“…they went up on to the flat roof
and lowered him and his stretcher
down through the tiles
into the middle of the gathering,
in front of Jesus.”
A couple of verses earlier we learn that it was impossible for those who were carrying the paralysed man to get him into the house where Jesus was because there were so many people.
Take a moment to consider the situations – and the people – that you have come to accept as impossible. The problem is not that Jesus is unable work in your impossible circumstance or relationship, but perhaps that a bit of creative thinking is necessary on your part to loosen your grasp on the impossible and create space for new possibilities.
The stretcher-bearers had reached the point of accepting that they could not enter the house through the door. They had to think laterally, and creatively.
I’m reminded of the smoking monk story.
A monk asked his abbot if it was ok for him to have a cigar while he was praying.
The abbot was firm in his response. “No” he replied.
The monk obediently accepted that he had to forget the cigar and sat in the garden praying when he noticed another monk sitting in prayer, and smoking. He approached the monk and told him that the abbot would not approve.
The abbot asked the smoking monk, What did you ask the abbot?
I asked him if i could smoke while I was praying replied the first.
Ah, there’s your problem replied the second monk. I asked him too, and he said yes, because I asked not if I could smoke while I was praying but if I could pray while I was smoking.
Sadly many Christians do not see the church as a place of creativity and lateral thinking. That’s sad, tragic even, because for two thousand years Christians have led the world by thinking outside the box, creatively, ignoring confining stereotypes, letting go of preconceptions and embracing promising new pathways of thinking and action.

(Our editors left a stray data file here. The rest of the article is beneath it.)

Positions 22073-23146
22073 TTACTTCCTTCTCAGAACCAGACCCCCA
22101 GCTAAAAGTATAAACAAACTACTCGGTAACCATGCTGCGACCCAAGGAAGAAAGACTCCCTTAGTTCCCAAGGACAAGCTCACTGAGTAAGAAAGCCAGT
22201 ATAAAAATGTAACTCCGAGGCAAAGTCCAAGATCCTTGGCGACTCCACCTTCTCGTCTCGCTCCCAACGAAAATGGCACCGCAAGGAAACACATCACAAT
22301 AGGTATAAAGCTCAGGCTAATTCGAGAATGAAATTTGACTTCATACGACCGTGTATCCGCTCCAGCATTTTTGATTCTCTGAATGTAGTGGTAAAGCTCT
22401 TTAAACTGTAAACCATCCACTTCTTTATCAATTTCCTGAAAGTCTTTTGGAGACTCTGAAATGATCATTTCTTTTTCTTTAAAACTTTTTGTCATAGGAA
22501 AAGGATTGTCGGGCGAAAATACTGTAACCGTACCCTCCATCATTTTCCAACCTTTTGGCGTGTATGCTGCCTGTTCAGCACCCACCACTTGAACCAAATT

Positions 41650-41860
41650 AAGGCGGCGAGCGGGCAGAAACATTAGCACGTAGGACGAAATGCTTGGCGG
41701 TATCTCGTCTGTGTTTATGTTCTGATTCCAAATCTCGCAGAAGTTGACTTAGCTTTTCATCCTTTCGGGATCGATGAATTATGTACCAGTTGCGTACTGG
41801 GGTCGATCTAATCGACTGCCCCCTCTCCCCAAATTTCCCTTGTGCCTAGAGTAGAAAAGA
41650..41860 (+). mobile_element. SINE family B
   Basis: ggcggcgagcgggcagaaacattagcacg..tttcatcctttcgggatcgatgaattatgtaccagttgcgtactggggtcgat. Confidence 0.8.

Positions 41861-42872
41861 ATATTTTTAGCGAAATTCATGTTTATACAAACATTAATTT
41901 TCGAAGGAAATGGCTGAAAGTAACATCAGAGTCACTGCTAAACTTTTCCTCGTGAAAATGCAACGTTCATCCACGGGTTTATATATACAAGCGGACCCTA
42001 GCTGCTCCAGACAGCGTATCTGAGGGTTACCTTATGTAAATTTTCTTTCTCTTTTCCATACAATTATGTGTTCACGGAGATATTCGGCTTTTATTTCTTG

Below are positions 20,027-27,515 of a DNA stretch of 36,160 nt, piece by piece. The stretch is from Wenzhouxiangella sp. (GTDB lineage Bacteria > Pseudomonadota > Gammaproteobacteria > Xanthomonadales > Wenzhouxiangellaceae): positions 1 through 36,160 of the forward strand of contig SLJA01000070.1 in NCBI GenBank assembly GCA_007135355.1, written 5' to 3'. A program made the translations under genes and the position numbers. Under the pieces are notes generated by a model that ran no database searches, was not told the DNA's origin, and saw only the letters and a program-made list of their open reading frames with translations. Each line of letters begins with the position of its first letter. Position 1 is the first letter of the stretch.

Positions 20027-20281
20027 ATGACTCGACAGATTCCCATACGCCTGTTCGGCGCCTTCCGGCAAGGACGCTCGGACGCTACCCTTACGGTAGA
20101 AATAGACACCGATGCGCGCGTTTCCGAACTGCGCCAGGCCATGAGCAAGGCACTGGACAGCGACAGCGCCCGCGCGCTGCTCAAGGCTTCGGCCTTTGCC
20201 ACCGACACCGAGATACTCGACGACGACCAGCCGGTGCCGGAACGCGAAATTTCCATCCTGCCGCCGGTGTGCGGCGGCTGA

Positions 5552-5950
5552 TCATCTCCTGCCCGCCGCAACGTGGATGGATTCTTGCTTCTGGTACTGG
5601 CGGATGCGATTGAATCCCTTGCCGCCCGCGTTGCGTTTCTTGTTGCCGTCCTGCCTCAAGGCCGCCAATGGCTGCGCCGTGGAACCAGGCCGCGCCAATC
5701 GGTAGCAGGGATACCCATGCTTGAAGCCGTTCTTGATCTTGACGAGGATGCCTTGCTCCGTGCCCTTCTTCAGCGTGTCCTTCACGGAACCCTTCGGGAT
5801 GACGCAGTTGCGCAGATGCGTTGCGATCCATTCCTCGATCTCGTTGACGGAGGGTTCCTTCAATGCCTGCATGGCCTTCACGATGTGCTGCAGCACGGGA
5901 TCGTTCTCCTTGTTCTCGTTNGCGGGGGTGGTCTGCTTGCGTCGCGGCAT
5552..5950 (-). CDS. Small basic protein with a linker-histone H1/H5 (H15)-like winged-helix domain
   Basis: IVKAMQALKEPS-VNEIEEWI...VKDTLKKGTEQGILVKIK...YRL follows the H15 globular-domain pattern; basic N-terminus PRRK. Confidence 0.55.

Such ingenuity is not a cavalier risk-taking, but a radical fearlessness possible for the one living in relationship with Jesus Christ, God-with-us.
No longer are we held back by our fear, or our concern about what others will think.
So what about the people and situations in our lives that seem impossible?
My sense is that it might be time to accept that the usual pathways to resolution and progress are closed, and let the roof be raised – not by our own efforts, but by Christ.
With Jesus Christ, the sky is now our limit.
Take an initiative and send me a date time and place for a FFF cafe-catchups. firstname.lastname@example.org. I’ll advertise these on each morning’s post throughout Advent.
FFF DECEMBER DIARY+++
Today Monday 11 December 10.00am (& every Monday)
Moko Cafe, (at this link)
Bush Inn Centre, Christchurch
Click the image below to order FFF – the book, & ask wherever good books are sold.